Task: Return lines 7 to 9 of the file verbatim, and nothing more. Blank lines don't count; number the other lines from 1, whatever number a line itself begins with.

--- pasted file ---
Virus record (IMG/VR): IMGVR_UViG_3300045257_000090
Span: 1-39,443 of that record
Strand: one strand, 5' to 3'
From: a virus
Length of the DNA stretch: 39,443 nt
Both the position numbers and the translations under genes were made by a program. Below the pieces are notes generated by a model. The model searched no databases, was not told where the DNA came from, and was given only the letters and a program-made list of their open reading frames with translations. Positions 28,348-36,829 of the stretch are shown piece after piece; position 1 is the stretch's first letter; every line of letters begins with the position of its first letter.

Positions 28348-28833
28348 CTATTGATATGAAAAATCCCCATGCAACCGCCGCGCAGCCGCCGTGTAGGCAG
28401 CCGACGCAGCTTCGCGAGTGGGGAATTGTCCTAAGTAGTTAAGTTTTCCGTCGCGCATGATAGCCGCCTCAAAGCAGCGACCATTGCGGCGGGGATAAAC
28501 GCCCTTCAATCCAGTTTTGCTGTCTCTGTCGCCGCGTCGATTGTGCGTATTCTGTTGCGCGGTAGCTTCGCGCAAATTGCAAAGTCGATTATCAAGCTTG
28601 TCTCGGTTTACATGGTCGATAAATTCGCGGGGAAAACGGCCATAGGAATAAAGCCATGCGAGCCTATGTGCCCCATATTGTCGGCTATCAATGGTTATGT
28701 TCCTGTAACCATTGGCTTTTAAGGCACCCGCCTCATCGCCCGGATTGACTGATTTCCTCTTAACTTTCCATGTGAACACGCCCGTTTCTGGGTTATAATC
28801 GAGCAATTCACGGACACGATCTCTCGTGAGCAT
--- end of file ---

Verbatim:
Positions 28348-28833
28348 CTATTGATATGAAAAATCCCCATGCAACCGCCGCGCAGCCGCCGTGTAGGCAG
28401 CCGACGCAGCTTCGCGAGTGGGGAATTGTCCTAAGTAGTTAAGTTTTCCGTCGCGCATGATAGCCGCCTCAAAGCAGCGACCATTGCGGCGGGGATAAAC